Published July 25, 2012
Spiro Agnew, Geraldine Ferraro, John Edwards, Sarah Palin.
Three aspired to be a heartbeat from the Presidency. One actually was.
Here is a question for you: “Do you believe they were all qualified to be President of the United States of America?”
Mitt Romney has quietly embarked on a process to choose a Vice Presidential running mate. In doing so, he needs most of America to believe his choice can do the job. In fact, through his choice, he needs to get a step closer to making America believe in Mitt, just as a great CEO must get his or her troops to believe in the company and his vision of the future.
Romney’s initial laundry list of possible candidates, among others, include, in no particular order: Chris Christie, Rick Santorum, Patrick Toomey, Jeb Bush, Jim DeMint, Nikki Haley, Mike Huckabee, Bobby Jindal, Bob McDonnell, Rand Paul, Marco Rubio, Condoleezza Rice, John Thune, Tim Pawlenty, Paul Ryan, Mitch Daniels, Rob Portman, Susana Martinez and Brian Sandoval.
Now here is another question for you: “Can Romney make a mistake?” History says he can.
The stakes are high. Romney’s No. 1 major decision is selecting his No. 2. It’s major because it sets the tone and example of how he will address issues and govern if elected as much as it reveals what he thinks he needs to do to win.
For decades, our firm has had a front row seat, partnering with corporations to help them attract, engage, develop and retain talent. And in C-level hires and CEO succession, we have seen firsthand that the “how” of selection is often as important as the “who.”
So, the process that Romney uses to select his running mate must establish that he is a clear thinker and has the country’s best interests – and not just his own – at heart. For that, he must pick a running mate that America believes could step in literally overnight to be President, no questions asked.
Although many will speculate on which candidate will deliver to Romney the most votes, one thing is clear: A running mate who does not have the “vote of confidence” of the American people won’t deliver the election.
So Romney should use a process that mirrors one he has likely used before when seeking a well-qualified C-level executive in business. That’s because Vice President of the United States is a one-of-a-kind position whose primary purpose is to serve as “The President On Call.” Therefore, it requires someone who has depth, flexibility and intellectual firepower to take over in any circumstance at any instant: a ready-made overnight leader.
Yet finding the overnight leader should not be done overnight. We suggest a disciplined process of discovery that ensures the final candidate demonstrates the following five leadership attributes:
1. Able to visualize a better future. Whether running a company or the country, a chief executive must be able to visualize a future far greater than anyone thinks possible. And he or she must be able to articulate it in compelling ways to give people reasons to believe. Not only must Romney have this attribute himself, he should choose a running mate whom the American people believe shares that vision and could follow it in his stead.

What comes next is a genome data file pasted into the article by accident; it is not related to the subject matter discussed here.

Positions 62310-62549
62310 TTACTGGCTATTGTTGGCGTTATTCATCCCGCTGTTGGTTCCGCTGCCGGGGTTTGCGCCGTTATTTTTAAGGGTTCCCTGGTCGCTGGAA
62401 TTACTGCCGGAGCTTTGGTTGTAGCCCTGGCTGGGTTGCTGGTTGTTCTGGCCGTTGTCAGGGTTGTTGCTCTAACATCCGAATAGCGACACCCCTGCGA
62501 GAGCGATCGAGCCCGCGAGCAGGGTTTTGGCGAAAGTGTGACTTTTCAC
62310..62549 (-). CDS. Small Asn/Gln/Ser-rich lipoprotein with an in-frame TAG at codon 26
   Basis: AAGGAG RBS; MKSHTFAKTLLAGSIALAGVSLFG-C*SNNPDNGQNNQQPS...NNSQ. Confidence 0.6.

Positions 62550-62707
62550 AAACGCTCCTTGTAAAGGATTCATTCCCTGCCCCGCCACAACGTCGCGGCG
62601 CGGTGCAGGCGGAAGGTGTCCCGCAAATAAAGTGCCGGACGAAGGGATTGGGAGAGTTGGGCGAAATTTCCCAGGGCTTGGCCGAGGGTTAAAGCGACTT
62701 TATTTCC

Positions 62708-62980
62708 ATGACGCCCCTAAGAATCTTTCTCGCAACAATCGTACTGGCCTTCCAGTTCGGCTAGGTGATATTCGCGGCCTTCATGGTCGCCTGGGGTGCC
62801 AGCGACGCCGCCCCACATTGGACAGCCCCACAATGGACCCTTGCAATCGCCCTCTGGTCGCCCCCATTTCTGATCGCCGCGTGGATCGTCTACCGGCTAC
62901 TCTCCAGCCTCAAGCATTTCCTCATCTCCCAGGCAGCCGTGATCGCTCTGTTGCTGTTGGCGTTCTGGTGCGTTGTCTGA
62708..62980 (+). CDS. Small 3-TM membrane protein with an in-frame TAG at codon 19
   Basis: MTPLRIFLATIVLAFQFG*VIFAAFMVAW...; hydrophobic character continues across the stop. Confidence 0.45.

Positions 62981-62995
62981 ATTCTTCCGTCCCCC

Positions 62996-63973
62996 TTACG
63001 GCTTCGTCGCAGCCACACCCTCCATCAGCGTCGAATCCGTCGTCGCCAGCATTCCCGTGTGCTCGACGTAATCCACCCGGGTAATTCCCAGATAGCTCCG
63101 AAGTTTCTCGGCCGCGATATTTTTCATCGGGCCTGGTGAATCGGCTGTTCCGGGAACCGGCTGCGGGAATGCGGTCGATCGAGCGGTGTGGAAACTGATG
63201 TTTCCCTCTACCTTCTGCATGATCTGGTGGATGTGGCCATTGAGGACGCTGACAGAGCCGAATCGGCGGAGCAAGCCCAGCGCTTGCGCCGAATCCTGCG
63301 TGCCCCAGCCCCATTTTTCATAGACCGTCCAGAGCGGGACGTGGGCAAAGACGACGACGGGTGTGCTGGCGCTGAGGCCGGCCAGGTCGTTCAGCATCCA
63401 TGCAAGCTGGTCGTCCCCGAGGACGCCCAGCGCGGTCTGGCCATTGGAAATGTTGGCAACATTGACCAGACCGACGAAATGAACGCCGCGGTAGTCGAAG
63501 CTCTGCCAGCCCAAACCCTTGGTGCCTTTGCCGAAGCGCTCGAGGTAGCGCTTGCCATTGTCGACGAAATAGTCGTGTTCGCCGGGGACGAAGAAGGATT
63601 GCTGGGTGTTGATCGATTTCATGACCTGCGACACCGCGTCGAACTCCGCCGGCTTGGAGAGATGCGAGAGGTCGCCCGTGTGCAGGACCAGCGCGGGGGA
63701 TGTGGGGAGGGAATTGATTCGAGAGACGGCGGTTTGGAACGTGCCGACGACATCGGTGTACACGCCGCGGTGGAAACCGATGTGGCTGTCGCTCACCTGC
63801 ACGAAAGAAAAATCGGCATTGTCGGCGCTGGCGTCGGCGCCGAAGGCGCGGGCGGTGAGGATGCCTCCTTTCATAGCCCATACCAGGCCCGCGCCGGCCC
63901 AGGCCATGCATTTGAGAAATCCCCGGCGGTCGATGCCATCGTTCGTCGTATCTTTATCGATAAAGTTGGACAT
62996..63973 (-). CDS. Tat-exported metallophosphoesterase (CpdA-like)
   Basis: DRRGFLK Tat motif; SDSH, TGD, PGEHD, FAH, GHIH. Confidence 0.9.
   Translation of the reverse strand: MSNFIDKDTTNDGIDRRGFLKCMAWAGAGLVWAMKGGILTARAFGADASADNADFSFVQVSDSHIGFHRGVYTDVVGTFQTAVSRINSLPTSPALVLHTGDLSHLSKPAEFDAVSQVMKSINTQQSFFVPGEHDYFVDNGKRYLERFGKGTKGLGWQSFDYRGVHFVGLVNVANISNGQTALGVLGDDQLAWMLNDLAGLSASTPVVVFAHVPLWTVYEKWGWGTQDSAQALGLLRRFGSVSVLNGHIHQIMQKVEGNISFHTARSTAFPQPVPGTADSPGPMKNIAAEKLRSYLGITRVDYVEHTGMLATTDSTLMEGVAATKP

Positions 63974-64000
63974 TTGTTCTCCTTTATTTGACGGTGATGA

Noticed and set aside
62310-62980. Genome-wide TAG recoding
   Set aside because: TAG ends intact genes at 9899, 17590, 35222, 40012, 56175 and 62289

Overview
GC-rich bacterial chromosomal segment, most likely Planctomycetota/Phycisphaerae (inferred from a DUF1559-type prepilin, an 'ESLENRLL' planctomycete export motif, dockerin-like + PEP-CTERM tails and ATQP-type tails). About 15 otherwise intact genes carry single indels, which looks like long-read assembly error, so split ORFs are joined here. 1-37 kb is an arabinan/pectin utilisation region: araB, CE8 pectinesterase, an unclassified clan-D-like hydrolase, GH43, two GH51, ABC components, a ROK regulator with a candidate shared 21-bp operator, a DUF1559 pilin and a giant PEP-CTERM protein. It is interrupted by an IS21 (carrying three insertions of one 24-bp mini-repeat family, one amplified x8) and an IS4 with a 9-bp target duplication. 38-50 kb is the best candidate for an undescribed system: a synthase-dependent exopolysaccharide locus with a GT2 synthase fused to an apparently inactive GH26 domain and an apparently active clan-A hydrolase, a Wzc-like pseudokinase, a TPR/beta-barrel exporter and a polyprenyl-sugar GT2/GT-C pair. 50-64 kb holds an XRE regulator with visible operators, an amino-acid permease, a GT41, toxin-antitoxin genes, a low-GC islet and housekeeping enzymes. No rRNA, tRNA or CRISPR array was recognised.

2. Capable of understanding, putting in place and managing the actions needed to make vision reality. Just like a CEO, a new President of the United States gains office based on a vision. But he or she will win on execution. In that vein, the ideal Vice President will be someone who knows how to create a plan and push it forward, making mid course corrections when possible and execute it with courage and conviction.
3. Knows how to appoint and hire people who have the right leadership skills. The best running mate is the person who inspires confidence and that he or she understands the leadership profiles and competency models that are needed to make things happen. Does the new administration need a turnaround expert, a caretaker, someone who has operational acumen, a visionary, an innovator or something else entirely? Romney must ask who can fill his shoes, but he also needs someone who can complement his skills.
4. Comfortable with change, capable of being flexible and adaptable. Countries, like corporations, need to be dynamic and agile, capable of turning on a dime to accommodate internal or external changes. For the country, the Presidency is a four-year cycle. The vision is monitored daily – and the revisions can be overnight as we saw on 9/11. So, when change comes, leaders must adapt.
5. Unafraid of scrutiny and transparency. In the corporate world, vetting candidates is a critical element of making the right hires. Beyond vetting, references and due diligence, companies have time to get below the surface and understand the person being hired. Once Romney gets down to his one or two final candidates, he must do the same. He cannot afford to have a VP candidate with a skeleton in the closet or pick one who will inspire any public backlash. But, he must do his deep background checking in a condensed time frame.
So in business or government, the process to uncover who someone really is – that is the secret sauce. That is the magic. Because ultimately, you are going to have to look into that person’s eye and determine who they are and if they are the right person for your company – or for your country.
At the end of the day, Romney should be deeply involved in the process of finding and vetting candidates and making the right pick. Should he choose someone whom he thinks can help him win? Of course.
But even more important is picking someone the American people believe in as much as they believe in him. That’s what will make or break the ultimate overnight decision in November.
Gary Burnison is CEO of Korn/Ferry International, the world’s largest executive recruiting firm and a leading provider of talent management solutions.